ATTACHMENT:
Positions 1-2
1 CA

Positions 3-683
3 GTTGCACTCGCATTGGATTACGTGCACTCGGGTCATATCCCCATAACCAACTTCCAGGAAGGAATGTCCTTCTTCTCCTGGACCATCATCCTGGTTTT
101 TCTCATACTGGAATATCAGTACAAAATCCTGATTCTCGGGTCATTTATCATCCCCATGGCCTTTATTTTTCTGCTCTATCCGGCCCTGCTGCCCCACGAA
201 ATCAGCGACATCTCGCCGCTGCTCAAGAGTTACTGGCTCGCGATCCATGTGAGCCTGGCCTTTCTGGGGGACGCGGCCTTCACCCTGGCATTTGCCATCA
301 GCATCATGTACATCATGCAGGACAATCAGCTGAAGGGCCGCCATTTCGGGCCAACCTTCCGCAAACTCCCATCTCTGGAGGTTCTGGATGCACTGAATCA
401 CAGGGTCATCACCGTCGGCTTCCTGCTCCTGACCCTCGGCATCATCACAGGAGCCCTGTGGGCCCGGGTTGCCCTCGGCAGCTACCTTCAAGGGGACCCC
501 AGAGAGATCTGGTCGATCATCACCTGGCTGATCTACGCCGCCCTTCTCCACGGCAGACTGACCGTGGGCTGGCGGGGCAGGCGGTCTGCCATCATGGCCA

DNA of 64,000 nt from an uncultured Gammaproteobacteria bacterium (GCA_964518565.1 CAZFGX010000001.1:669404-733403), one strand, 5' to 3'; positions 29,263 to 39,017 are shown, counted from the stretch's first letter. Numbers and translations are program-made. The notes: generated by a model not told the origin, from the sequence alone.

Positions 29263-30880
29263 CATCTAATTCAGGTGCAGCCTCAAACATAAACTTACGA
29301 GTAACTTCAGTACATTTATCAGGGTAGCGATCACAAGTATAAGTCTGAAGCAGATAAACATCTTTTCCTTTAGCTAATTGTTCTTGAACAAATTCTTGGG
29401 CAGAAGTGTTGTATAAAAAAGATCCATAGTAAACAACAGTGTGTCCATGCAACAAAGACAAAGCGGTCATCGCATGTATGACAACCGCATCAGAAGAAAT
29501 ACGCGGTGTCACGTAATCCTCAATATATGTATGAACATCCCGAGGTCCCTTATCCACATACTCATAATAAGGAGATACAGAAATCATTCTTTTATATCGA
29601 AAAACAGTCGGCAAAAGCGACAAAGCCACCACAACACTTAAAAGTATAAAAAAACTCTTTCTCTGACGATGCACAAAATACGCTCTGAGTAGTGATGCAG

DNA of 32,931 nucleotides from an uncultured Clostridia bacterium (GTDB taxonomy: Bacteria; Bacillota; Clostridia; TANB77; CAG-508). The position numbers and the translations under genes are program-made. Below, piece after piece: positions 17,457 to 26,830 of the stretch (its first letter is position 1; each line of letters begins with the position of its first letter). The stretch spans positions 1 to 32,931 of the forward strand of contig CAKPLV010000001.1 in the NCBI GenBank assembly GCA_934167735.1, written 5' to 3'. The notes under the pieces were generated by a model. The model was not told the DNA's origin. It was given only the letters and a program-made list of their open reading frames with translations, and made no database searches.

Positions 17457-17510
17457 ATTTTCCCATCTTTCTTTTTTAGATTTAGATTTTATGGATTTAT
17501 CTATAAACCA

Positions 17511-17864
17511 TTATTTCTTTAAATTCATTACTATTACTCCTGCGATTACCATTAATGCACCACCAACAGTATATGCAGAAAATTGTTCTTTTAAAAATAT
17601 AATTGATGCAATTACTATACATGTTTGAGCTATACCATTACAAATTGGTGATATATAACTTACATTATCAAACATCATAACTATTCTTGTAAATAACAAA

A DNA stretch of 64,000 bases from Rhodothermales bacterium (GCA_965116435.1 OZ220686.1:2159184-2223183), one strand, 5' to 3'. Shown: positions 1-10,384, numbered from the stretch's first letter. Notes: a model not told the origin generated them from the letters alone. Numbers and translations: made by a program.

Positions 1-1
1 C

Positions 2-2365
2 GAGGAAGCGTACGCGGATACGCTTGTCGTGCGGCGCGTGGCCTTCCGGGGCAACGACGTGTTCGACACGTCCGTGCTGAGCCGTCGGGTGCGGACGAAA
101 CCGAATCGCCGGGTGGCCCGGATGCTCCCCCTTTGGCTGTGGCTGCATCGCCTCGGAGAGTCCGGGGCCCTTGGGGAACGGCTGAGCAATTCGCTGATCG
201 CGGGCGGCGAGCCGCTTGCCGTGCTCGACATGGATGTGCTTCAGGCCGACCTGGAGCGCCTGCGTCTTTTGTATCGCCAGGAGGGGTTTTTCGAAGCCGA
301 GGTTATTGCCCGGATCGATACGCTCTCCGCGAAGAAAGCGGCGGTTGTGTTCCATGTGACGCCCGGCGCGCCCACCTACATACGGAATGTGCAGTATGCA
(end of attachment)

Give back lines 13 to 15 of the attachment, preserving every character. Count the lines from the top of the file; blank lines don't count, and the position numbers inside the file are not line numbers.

29301 GTAACTTCAGTACATTTATCAGGGTAGCGATCACAAGTATAAGTCTGAAGCAGATAAACATCTTTTCCTTTAGCTAATTGTTCTTGAACAAATTCTTGGG
29401 CAGAAGTGTTGTATAAAAAAGATCCATAGTAAACAACAGTGTGTCCATGCAACAAAGACAAAGCGGTCATCGCATGTATGACAACCGCATCAGAAGAAAT
29501 ACGCGGTGTCACGTAATCCTCAATATATGTATGAACATCCCGAGGTCCCTTATCCACATACTCATAATAAGGAGATACAGAAATCATTCTTTTATATCGA